Talkradio host James Whale said he was “devastated” that listeners were upset by an interview in which he challenged a sex assault victim for not pressing her case – saying her attacker could strike again. It was seen as victim-blaming. The victim was a contributor who unexpectedly revealed she had been attacked. Ofcom said Whale’s “significant lack of sensitivity” could discourage sex offence victims from talking about their experiences. The complaint was dealt with under the Harm and Offence section of the Ofcom Code. Read more.
A rape victim “went into meltdown” when she heard her identity revealed on the BBC Asian Network, a court heard. The reporter knew she had a right to anonymity but wrongly assumed the name used in court was a pseudonym. The editor who approved the script was tried for breaching her anonymity but cleared by a judge for his “honest mistake”. But the case raises several interesting points for journalism students:
- The editor, not the BBC, was charged
- Pseudonyms are not used in court
- The reporter had never covered a court case – and the editor didn’t know
- The reporter was distressed by the error
- No BBC editor had been charged before
Note also that the case was heard by a judge, sitting in a magistrates’ court.
Had the BBC itself been charged, the outcome might have been different. Or might not.
Read the BBC report here.
The Sun reports that producers of Coronation Street got things badly wrong when they showed an artist sketching an alleged rape victim as she gave evidence. It couldn’t happen in real life. Why would it be illegal – on two counts? Check your answers here
A couple who were filmed from a police helicopter, having sex on their patio, should be regarded as victims of voyeurism and entitled to lifelong anonymity, warned the legal team prosecuting the officer who shot the footage. A local editor declined to publish screen grabs despite “lively debate” among colleagues. Read more.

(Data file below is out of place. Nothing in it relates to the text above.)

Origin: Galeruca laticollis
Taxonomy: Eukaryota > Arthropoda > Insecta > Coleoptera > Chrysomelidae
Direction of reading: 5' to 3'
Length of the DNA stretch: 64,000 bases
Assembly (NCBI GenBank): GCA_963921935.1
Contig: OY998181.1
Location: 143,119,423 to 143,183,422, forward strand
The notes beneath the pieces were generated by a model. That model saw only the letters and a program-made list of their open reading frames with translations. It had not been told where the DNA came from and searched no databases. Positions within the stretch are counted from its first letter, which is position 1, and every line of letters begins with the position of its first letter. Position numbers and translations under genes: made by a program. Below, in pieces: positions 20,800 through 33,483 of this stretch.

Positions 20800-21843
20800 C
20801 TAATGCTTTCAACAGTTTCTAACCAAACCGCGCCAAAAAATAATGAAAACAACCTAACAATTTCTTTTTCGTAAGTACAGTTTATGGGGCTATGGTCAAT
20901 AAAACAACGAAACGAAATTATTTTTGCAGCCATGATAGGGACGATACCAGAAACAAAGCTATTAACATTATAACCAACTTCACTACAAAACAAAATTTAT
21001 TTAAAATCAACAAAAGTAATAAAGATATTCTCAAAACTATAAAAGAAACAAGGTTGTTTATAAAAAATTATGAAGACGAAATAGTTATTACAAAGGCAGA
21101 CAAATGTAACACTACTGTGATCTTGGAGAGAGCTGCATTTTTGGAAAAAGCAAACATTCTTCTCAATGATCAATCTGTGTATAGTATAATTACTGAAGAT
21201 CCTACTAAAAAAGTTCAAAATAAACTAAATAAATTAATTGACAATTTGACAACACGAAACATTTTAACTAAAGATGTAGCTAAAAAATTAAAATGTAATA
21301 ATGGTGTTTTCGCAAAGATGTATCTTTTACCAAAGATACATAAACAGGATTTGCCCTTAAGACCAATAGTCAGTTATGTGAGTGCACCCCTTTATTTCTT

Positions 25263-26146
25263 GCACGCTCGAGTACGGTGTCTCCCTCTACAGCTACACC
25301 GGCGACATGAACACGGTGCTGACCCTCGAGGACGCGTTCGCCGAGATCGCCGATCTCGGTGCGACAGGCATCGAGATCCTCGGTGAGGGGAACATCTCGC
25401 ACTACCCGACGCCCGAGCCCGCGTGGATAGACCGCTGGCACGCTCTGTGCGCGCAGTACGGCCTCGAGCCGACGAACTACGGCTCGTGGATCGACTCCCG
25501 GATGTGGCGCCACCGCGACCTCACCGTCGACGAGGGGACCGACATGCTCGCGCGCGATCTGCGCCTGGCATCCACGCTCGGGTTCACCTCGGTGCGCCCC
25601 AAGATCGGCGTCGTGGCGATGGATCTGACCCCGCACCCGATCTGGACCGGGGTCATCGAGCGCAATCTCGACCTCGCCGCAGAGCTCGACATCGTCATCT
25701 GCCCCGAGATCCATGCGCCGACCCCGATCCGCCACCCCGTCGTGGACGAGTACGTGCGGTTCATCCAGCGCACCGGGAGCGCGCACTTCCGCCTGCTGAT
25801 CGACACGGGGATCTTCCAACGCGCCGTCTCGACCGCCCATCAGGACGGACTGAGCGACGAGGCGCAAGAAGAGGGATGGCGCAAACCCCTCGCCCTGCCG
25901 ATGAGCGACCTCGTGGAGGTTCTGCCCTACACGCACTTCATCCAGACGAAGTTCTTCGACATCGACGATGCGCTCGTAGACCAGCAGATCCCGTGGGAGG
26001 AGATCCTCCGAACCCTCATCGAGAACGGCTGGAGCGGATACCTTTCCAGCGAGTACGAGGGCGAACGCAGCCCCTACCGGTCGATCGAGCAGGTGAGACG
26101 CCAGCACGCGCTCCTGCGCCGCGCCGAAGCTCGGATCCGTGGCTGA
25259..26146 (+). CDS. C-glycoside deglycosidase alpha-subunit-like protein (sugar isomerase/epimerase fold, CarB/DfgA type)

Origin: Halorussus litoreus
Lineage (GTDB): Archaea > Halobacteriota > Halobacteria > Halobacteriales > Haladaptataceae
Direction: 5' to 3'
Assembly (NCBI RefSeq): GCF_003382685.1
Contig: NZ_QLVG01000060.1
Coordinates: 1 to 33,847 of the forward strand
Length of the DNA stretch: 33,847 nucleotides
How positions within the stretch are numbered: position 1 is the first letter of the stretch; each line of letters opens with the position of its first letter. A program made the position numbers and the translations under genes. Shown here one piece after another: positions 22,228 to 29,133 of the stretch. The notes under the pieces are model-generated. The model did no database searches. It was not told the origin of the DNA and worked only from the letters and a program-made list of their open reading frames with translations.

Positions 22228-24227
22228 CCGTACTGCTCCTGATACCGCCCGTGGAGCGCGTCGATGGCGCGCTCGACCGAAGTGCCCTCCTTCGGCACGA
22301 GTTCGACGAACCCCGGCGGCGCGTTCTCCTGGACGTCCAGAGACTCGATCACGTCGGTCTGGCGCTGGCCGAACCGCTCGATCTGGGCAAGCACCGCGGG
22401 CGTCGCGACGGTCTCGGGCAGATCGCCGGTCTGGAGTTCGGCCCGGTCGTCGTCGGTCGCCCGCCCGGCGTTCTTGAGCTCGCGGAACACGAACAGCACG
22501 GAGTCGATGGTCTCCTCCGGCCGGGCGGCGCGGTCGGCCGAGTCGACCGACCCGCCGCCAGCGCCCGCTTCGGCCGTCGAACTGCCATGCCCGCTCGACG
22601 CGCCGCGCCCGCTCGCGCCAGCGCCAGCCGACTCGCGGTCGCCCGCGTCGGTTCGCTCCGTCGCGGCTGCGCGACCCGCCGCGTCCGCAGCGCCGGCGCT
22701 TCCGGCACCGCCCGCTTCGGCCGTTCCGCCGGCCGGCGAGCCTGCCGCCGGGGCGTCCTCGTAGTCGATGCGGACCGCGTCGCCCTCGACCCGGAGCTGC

Coverage in the Daily Star was less coy.
However, the judge in the case said it was for editors to decide whether they were actually victims of a sex offence, given they knew they were being filmed. Those who published would risk prosecution. The couple refused to give evidence, meaning they were not entitled to protection as witnesses in the case. Read more
Victims of sex abuse have anonymity for life, even if the abuse is not proved in court – unless they choose to go public. Very rarely, it does happen, but as The Argus newspaper says, it is delicate to negotiate and care must be taken to protect other people. Read more
People who allege they have been illegally forced into marriage will have lifelong anonymity from the moment of making the allegation under a new Bill, reports Press Gazette. Over-16s can waive their right in writing. Read more
Victims of crimes under the Modern Slavery Act 2015 now have the same right to lifelong anonymity as victims of alleged sex offences. This includes victims of alleged human trafficking crimes including child porn, illegal organ donation, forced prostitution, forced labour and domestic servitude, says the HoldTheFrontPage law column. Read more